Film theory is a branch of academia often aligned with Marxist critical theory. Its goal is to understand the core and spirit of the cinema and it tries to present a conceptual framework to explain the relationship of film to reality. It also tries to explore the relationship to the viewers and to the rest of society. Film theory is closely related to film criticism and there is a lot of overlap between the two fields.
Film theory was established to describe types of motion pictures and how they affect the mental and emotional feelings of the audience. Film theory takes into account that the making of films is a very distinct type of art. It covers discussion and thinking about films. As with many other theories, film theory was gradually created over a hundred-year period and has been influenced by many opinions and theories. These theories and opinions have been combined into a movement that with time, and one step at a time, has become a theory of the conceptual framework of the theater.
The purpose of film theory is to add to the critical film debate by making changes in the method of study of film and film analysis. It is a conglomerate of many elements which include philosophy, photography, theater, architecture, painting, etc. It is important to point out that film theory and film analysis need film archives in order to support them, for without those archives it would be nearly impossible to study the history and theories of films and to arrive at any cogent analysis.
In the early stages of film theory, films were all silent and the theorists were mainly concerned with understanding and defining the important elements of film. Theorists pointed out how films were vastly different from reality, and yet it could be classified as genuine art. Many argued with that premise and claimed that the essence of filmmaking lies in the capability of exactly reproducing reality and not in distorting it. It was not until the late 1960s and early 1970s that film theory began to be studied in the halls of academia and, in doing so, borrowing concepts from other branches of study such as gender studies, anthropology, psychoanalysis and literary theory. Finally in the early 1990s, film theory achieved such high standing and recognition that it began replacing many studies of humanities in some universities. It replaced the earlier, widely held, auteur theory which mainly focused on the practical aspects of making, editing and producing films. It was not so concerned with the philosophical insights and understandings of filmmaking.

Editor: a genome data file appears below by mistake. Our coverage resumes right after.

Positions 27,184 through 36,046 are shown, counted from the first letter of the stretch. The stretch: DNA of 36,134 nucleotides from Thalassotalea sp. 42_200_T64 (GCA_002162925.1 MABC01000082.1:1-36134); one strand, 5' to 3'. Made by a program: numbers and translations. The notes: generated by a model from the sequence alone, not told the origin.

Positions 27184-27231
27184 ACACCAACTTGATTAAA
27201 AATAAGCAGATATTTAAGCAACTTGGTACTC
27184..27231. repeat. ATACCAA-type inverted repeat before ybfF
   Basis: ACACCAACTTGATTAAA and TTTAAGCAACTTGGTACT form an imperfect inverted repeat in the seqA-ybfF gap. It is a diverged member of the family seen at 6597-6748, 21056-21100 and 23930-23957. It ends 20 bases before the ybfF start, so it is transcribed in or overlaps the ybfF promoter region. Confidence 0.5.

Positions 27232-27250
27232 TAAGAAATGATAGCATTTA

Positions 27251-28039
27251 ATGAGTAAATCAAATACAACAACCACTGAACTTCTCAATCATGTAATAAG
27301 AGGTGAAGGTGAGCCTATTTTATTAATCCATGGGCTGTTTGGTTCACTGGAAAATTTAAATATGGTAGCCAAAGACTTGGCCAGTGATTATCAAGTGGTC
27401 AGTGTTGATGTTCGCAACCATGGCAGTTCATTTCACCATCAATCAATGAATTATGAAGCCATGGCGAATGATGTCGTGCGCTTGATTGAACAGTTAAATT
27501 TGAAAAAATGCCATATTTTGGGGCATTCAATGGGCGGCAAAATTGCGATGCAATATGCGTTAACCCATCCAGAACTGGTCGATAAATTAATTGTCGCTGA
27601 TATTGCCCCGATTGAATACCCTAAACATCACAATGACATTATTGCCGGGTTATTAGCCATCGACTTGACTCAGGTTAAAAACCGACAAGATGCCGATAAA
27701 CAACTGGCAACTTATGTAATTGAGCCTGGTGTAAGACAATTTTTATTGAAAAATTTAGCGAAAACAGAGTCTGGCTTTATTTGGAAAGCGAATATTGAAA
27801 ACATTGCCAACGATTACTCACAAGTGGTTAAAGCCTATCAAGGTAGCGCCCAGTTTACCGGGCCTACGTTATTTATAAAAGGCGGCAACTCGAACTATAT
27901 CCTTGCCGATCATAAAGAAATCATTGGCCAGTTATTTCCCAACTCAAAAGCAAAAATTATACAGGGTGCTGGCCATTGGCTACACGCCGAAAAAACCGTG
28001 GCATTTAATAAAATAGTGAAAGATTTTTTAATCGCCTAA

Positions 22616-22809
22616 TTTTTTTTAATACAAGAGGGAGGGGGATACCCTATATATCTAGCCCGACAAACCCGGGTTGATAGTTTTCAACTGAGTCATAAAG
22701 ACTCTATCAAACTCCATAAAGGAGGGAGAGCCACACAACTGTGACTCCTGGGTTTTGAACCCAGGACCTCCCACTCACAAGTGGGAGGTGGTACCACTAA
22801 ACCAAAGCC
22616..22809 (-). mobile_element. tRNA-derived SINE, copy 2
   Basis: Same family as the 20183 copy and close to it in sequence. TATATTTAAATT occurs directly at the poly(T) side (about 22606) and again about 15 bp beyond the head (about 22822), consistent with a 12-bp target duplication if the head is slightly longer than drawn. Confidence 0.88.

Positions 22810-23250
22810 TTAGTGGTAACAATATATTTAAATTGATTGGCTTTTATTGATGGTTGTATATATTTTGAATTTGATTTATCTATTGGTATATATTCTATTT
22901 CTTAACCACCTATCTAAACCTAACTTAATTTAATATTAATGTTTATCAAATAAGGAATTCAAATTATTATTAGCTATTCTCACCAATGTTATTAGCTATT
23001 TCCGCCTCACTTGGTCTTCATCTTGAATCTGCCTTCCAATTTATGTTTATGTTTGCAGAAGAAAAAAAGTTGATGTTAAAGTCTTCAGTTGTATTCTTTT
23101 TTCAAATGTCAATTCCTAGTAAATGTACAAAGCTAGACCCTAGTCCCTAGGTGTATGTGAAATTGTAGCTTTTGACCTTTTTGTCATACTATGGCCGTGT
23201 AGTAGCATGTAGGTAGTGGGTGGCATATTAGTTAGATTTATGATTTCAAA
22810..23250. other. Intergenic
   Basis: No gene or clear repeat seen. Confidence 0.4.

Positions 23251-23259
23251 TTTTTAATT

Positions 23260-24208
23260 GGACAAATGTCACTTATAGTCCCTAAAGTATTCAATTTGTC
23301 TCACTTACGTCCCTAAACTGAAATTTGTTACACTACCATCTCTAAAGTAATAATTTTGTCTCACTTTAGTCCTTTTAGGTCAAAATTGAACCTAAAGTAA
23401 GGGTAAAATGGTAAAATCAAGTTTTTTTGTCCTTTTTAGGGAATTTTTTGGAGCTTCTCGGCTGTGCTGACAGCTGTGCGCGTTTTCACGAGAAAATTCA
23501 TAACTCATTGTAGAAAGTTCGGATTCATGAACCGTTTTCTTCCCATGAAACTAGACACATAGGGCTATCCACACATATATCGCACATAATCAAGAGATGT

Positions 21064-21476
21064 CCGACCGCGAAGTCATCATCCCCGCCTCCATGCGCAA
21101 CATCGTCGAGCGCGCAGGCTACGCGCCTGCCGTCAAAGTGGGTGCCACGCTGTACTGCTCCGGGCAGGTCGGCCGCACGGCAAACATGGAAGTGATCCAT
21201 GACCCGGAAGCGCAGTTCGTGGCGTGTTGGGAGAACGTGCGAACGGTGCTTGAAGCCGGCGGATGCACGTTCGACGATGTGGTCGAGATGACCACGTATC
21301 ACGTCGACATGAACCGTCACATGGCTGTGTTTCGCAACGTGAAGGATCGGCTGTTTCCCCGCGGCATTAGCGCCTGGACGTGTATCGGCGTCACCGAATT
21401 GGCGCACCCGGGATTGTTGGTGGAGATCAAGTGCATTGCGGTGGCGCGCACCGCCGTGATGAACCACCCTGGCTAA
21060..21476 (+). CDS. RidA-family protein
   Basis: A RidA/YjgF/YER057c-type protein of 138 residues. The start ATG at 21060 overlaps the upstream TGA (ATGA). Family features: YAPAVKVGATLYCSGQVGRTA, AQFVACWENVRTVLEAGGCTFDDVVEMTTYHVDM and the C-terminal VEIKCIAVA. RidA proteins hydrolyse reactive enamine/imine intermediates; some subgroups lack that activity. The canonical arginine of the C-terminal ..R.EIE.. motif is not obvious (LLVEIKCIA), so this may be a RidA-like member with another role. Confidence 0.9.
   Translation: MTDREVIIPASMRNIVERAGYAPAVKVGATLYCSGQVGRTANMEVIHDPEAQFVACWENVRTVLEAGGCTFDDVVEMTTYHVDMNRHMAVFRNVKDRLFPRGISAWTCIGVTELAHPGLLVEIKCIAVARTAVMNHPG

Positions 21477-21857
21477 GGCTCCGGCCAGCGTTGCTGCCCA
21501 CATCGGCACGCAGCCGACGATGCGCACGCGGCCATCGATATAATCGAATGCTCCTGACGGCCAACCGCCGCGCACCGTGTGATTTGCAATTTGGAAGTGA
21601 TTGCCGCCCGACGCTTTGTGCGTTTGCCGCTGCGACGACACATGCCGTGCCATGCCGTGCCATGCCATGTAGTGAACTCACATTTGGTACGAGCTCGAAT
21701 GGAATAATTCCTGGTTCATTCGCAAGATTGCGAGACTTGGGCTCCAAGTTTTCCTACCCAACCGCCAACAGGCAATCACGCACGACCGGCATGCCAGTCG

Film theory once again underwent re-thinking in the 1990s with the introduction of digital imaging. It discussed how this revolution would have an impact on the filmmaking industry and thus film theory. There was a proliferation of new theories, among them one which theorists called "the gaze." It refers to the way the audience views and looks at the film. With the new technology everything became more "real" and the audiences saw things differently. Film theorists began revisiting old films and began analyzing them to see how "the gaze" affected them.
Another aspect of film theory is film criticism, which focuses on evaluating and analyzing the film and asking questions about it in order to understand the purpose of the film: does it teach anything in particular and what is the meaning of certain parts of the film?
The best way to reflect and analyze is to criticize, especially in film. Movies can be a great source of knowledge which can stimulate the thought process especially with respect to human nature. Film theory and film criticism is all about thinking and understanding the effects the films have on human nature. Critics will ask questions about the film and try to understand how it relates to everyday occurrences and if there is a lesson that can teach people something.